Defenders of science-based medicine are often confronted with the question (challenged, really): what would it take to convince you that “my sacred cow treatment” works? The challenge contains a thinly veiled accusation — no amount of evidence would convince you because you are a nasty skeptic.

There is a threshold of evidence that would convince me of just about anything, however. In fact, I have been convinced that many scientific claims are likely to be true — sufficiently convinced to act upon the conclusion that they are true. In medicine this means that I am convinced enough to use them as a basis for medical practice.

There are many functional differences between practitioners of SBM and those who accept claims and practices that we would consider to be pseudoscience or fraud, but I was recently struck by one particular such difference — where we set the threshold of evidence before accepting a claim.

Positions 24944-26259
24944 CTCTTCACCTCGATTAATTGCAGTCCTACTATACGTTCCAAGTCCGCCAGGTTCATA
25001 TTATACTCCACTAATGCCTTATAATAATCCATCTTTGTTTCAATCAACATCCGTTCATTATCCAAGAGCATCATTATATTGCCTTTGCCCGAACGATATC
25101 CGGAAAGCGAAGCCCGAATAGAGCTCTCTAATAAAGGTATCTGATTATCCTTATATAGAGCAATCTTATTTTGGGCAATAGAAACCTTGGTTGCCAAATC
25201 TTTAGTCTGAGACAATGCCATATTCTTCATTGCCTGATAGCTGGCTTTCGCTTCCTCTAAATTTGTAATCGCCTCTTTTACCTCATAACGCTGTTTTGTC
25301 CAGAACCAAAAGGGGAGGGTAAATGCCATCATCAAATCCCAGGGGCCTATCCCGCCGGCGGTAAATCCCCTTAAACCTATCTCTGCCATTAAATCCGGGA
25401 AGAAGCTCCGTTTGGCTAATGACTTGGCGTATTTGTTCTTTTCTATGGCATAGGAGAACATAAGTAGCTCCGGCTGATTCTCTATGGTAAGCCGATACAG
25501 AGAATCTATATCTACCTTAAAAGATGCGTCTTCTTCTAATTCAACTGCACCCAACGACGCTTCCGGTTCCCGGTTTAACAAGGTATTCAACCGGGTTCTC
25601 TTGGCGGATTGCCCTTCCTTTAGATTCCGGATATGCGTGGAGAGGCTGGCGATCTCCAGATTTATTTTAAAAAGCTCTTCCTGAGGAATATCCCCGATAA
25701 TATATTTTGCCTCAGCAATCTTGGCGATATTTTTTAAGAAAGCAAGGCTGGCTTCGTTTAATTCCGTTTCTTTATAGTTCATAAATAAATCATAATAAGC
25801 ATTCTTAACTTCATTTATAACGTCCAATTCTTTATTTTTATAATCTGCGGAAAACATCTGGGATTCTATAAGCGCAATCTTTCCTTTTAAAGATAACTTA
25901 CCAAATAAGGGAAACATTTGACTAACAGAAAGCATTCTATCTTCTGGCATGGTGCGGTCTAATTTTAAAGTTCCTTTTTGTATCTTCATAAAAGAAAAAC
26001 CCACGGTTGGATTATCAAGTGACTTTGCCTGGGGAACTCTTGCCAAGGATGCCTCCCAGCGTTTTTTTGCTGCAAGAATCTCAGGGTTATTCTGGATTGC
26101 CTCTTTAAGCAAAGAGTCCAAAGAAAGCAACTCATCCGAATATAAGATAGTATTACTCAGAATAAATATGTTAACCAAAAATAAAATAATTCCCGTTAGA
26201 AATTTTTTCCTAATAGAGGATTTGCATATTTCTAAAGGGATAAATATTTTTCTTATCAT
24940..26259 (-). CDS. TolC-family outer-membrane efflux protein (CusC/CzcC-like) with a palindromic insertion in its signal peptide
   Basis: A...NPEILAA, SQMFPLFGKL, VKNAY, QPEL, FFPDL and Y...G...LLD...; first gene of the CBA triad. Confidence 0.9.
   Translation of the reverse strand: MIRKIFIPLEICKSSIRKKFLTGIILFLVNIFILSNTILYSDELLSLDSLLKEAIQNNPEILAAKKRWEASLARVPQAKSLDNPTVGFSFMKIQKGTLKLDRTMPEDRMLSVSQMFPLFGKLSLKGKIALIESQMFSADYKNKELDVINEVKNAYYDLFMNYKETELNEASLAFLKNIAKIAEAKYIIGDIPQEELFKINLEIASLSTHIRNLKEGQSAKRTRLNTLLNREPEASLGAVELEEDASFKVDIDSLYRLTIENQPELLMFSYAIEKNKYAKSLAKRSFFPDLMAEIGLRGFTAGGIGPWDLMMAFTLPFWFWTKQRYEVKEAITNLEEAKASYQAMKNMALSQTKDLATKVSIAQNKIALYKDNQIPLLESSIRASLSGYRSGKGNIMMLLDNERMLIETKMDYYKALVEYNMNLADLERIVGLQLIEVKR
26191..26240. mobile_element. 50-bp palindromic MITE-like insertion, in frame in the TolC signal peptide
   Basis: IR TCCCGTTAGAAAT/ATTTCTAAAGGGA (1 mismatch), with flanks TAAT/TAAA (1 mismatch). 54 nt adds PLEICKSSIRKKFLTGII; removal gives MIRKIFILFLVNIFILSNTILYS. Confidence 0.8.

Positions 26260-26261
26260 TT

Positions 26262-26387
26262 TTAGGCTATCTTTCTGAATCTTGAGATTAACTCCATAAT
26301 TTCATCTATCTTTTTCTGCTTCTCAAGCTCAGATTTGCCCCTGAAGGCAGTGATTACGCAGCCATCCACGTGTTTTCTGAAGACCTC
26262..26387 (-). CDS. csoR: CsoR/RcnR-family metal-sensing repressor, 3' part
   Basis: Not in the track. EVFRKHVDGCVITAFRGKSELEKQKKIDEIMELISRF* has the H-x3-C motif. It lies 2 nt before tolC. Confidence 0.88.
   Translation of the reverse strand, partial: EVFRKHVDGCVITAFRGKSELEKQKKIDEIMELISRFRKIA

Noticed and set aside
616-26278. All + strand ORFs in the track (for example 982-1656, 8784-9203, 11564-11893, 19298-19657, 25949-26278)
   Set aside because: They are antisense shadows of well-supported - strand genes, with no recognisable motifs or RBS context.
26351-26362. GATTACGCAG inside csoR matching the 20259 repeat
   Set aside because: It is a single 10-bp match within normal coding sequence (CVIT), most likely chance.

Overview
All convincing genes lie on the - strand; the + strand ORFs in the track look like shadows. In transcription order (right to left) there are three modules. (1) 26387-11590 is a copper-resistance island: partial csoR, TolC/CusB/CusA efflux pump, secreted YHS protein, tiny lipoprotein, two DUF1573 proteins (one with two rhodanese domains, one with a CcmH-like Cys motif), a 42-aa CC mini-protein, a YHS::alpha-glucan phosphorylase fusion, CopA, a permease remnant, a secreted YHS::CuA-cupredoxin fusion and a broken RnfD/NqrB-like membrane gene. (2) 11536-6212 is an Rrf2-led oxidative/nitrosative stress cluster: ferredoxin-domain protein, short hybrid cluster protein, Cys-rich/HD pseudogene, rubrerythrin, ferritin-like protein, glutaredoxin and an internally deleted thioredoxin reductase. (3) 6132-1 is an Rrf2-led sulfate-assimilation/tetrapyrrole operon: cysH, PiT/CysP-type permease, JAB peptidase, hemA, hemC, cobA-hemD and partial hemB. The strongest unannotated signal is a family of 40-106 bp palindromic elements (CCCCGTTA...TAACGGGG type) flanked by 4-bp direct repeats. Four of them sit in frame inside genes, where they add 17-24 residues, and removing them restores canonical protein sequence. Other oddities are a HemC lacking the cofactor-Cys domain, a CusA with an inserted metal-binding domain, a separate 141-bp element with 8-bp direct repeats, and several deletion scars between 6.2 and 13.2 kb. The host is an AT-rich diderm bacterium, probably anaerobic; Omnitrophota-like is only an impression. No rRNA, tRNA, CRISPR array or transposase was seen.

Last week I took part in a debate about the legitimacy of homeopathy (you can read my full account here and here). On the other side was Andre Saine, a Canadian naturopath and Dean of the Canadian Academy of Homeopathy. If I had to summarize the key difference between Saine’s position and my own during the debate it was that he accepted incredibly poor evidence as sufficient to establish the reality of homeopathy. His threshold of evidence was astoundingly low.

At the same time he expressed disbelief that skeptics could maintain their skepticism in light of the evidence he presented. I could come to no other conclusion than that Saine simply has no concept of the usual threshold of evidence for acceptance in medicine and in mainstream science generally.

What Would It Take?